Google Routes Around App Store On The iPhone… Others Can Too [Techdirt] – Apps want to be free, too: "I was just recently suggesting that the massive focus on "apps" and "app stores" may be a red herring, as eventually many of those apps can be built via the web (especially as HTML 5 moves forward), without having to go through any kind of app store approval process. So it’s worth noting that, in fact, Google has done exactly that with its Google Voice app for the iPhone (doing so because of problems getting a client-side app approved by Apple)."
How-To: Read George Orwell’s 1984 on your Kindle [Make Online] – “Citizen! If you bought a copy of George Orwell’s “Nineteen Eighty-four,” (1984) for your Kindle it was deleted. It appears that the publisher changed its mind about digital versions (update, they were never allowed to publish them in the first place) and Amazon reached in and removed it from your reader. Sorry for the inconvenience! So, what to do? Let’s assume you’re going to go on a nice trip, like Australia, and you really wanted to read 1984 – once you get there, you can easily reload your Kindle with a copy of 1984.” (Yes, under Australian copyright law, 1984 is in the public domain!) [Via BBoing]
Australia’s Digital Economy: Future Directions [Federal Government] – “The Australian Government released the Australia’s Digital Economy: Future Directions paper on 14 July 2009 which outlines: * why the digital economy is important for Australia * the current state of digital economy engagement in Australia and why current metrics point to a need for strategic action * the elements of a successful digital economy * the role for the Government in developing Australia’s digital economy, and * case studies of Australians who have successfully engaged with the digital economy from a diversity of industries including content, e-health, maps, banking, education, smart technology and citizen journalism.”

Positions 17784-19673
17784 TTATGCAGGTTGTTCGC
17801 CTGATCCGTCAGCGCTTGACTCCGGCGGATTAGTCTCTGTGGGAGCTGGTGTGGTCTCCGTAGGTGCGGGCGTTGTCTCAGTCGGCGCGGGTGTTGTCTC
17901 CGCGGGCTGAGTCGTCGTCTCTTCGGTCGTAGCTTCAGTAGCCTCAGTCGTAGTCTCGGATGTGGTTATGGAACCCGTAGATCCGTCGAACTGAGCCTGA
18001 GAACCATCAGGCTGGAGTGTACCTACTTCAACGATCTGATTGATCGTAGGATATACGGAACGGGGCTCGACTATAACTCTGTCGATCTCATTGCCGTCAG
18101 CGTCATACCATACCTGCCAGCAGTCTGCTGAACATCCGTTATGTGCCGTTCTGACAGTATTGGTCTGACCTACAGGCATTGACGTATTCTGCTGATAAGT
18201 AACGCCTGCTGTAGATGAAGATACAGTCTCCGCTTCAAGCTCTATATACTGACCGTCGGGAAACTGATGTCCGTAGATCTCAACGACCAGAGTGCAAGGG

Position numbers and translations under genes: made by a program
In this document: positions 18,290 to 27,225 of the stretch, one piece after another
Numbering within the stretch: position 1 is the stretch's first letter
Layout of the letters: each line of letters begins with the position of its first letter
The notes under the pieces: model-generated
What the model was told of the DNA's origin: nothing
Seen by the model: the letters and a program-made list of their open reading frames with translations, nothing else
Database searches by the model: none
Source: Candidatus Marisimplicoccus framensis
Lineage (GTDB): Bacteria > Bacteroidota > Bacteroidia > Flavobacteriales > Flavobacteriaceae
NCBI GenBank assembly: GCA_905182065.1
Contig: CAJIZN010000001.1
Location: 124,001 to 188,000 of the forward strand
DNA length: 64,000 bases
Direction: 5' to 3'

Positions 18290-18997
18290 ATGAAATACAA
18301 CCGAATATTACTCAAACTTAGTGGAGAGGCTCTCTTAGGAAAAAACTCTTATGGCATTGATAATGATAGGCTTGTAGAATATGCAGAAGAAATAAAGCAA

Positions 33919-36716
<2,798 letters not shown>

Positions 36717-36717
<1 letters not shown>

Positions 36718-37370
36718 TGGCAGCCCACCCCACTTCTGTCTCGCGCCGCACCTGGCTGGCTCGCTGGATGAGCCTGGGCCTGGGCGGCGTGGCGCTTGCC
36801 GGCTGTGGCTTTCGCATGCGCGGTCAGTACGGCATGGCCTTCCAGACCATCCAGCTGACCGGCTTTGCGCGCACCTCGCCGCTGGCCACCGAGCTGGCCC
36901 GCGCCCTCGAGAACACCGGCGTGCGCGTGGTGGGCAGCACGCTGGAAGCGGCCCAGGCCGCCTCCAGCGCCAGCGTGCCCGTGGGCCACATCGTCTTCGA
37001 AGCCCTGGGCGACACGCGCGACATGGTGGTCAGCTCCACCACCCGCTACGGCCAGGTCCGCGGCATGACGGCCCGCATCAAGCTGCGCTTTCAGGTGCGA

SharePod – Nifty freeware application for backing up music FROM your iPod/iPhone to your PC. Especially useful if your computer dies and you want to restore your library from your iPod rather than ripping the music of 200+ CDs!
Iran – The Rebellion Network [Foreign Correspondent – ABC] – Foreign Correspondent Story: ‘The Rebellion Network’ originally broadcast 07/07/2009, reporter: Eric Campbell. A solid overview of the role of social media in the post-election protests and other social movements in Iran (with particular mention of Twitter).
Links for April 14th 2009 through April 17th 2009:
Digging up dirt: Facebook spies for hire [The Age] – “Large companies and government departments are employing a new Sydney-based company to dig up dirt on staff by spying on Facebook, MySpace, Twitter and YouTube posts. SR7 specialises in “online risk and reputation management” and claims to be the only company in Australia that actively monitors social networking sites on behalf of companies. It was formed about eight months ago in response to the growing trend for people to take conversations they would have traditionally had with mates at the pub on to their social network profiles. Few people realise these seemingly private sites are still public spaces. If controversial posts leak to the media, it can lead to brands suffering immense damage to their reputations. SR7 director James Griffin said business was booming following recent public relations disasters sparked by the stupid social network behaviour of a few rogue employees.” (The golden rule: if it’s online, presume it’s public!)